Chevrolet Corvair Stories Needed For New Documentary14
If you’re into the Chevrolet Corvair, then you already know about the Corvair Lady. Eva McGuire from Ypsilanti, Michigan currently owns nine Corvairs and is an honorary United Auto Workers union member, historian and publicist for the national Corvair Preservation Foundation. McGuire also does a lot of work preserving these cars at the Corvair Museum in Decatur, Illinois.
Those readers not familiar with the Chevrolet Corvair should know that it was a rear-engined car manufactured by General Motors that stopped being produced after Ralph Nader’s 1965 book, entitled “Unsafe at Any Speed: the Designed-in Dangers of the American Automobile” proclaimed that the Corvair was a dangerous car.
Now, the Corvair lady is putting together a documentary to honor anyone who worked on producing the Corvair at GM’s defunct Willow Run plant in Ypsilanti, where about 1.8 million units of the Corvair were manufactured over a ten-year period.
McGuire has already interviewed some 200 people, but is seeking 50 or 100 more workers for her upcoming documentary called “Meet the Makers of the Chevrolet Corvair,” which aims to share all Corvair-related stories with the world.
The woman, who has once drafted a proclamation that was signed by former Governor Rick Synder in 2015 to make May 14th the official Chevrolet Corvair appreciation day, says that she’ll speak with anyone who has a story to tell about the car, including anyone who may have artifacts they would like to donate to the Corvair Museum.
If you’d like to share your stories with the Eva, she would be delighted to hear them. She can be contacted at [email protected] or by snail mail at P.O. Box 981335, Ypsilanti, MI 48198.
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We had 4 in the family Many Years ago. My father loved them.
The 1966 Corvair’s style is just timeless and beautiful. Like fine art.
My mother’s cousin (who was my babysitter in 1956) has a light blue 1964 Corvair and was fun to ride in it.
I owned three of them : Black 1960 coupe, White 1963 convertible, and a Red 1965 Corsa. I loved them all and only wish I had room to bring one back . They were way ahead of anything else on the road from a styling and engineering standpoint.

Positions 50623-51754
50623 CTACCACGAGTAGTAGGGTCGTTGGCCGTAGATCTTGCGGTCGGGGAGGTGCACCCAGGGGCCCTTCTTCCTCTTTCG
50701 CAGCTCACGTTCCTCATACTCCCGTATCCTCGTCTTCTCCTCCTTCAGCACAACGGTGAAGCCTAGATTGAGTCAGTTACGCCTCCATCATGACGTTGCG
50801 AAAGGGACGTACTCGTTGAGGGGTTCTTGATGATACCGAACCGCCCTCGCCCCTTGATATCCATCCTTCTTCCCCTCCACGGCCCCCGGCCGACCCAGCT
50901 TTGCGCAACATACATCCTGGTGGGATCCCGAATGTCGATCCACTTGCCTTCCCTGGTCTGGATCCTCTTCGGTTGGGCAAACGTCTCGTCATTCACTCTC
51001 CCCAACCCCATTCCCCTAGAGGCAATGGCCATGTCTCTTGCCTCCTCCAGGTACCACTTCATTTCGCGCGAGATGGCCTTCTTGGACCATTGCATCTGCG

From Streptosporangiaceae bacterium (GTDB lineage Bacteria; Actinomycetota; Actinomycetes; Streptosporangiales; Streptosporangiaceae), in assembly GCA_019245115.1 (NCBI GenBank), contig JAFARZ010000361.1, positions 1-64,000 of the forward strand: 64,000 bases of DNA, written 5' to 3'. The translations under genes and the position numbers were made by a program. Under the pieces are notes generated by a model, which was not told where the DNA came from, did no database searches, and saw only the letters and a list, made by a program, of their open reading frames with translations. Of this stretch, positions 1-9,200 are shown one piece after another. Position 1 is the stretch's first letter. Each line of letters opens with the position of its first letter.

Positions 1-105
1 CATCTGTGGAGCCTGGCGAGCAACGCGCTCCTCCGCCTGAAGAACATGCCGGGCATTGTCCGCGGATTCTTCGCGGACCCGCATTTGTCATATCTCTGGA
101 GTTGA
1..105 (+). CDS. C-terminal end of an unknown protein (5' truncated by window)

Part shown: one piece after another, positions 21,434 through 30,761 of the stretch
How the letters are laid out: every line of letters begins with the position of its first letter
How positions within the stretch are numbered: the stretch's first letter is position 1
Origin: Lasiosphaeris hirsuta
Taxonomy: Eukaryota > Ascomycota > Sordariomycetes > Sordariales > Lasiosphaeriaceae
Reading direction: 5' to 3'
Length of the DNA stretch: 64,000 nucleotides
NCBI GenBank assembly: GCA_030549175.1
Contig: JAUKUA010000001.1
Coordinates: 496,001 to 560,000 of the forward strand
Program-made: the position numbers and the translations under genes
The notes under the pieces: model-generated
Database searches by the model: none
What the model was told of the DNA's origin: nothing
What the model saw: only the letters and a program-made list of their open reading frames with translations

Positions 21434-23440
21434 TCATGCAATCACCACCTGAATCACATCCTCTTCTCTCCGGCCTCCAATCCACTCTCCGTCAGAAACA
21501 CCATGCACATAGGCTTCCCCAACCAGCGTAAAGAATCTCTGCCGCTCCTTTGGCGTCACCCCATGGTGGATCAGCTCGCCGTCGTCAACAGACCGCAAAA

I have only owned one Corvair but I purchased it 50 years ago and still have it. The car is a 1964 Monza and barely over 50,000 miles. It is a fun car to stove and gets a lot of attention. Ronald Smith [email protected]
My first car was a 65 red hardtop Corvair.
Had more fun with it.
Put 14 inch wheels and tires on it.
Finally blew the transaxle and repaired it in Tech School class.
Then went into service and traded it when I got out for a 69 Road Runner.
’65 – ’69 Vairs came from Chevrolet with 14 inch wheels standard !!!
They came with 13 inch
No they were all 13 inch.
WRONG!!!! ’60-’64 HAD 13 INCH WHEELS; ’65-’69 HAD 14 INCHERS.
I owned many 1965 and later Corvairs back in the day including a 1966 Yenko Stinger so I have had more than a little experience. Here is a link for you and read https://www.wheel-size.com/size/chevrolet/corvair/
I had 4, including a 1967 Corsa convertible. I loved those cars and had a lot of fun driving them in Hawai’i.
Thank you for sharing this article and my story. I am also interested in hearing from any GM designer, engineer, Fisher Body workers, Tonawanda engine plant in New York, or any auto worker from any of the assembly plants who had a hand in producing this one of kind air-cooled wonder. The email address in this article for contacting me is incorrect. It should read: [email protected]. Thank you again.
Corvair Lady Eva
Nader’s book PROLONGED Corvair production by 2 years! GM had decided early in 1964 that ’67 would be the last model year (unless the new for ’65 ‘Vair sold extremely well, which was highly unlikely, since it competed not only against Ford’s (Falcon) Mustang but also with Chevrolet’s own brand new for ’67 Camaro ). But Nader’s diatribe came out and became a best seller in 1965 and GM realized that announcing the imminent demise of the ‘Vair would appear to validate the failed lawyer’s criticisms. Hence, we ended up with a ’68 and ’69 Corvair.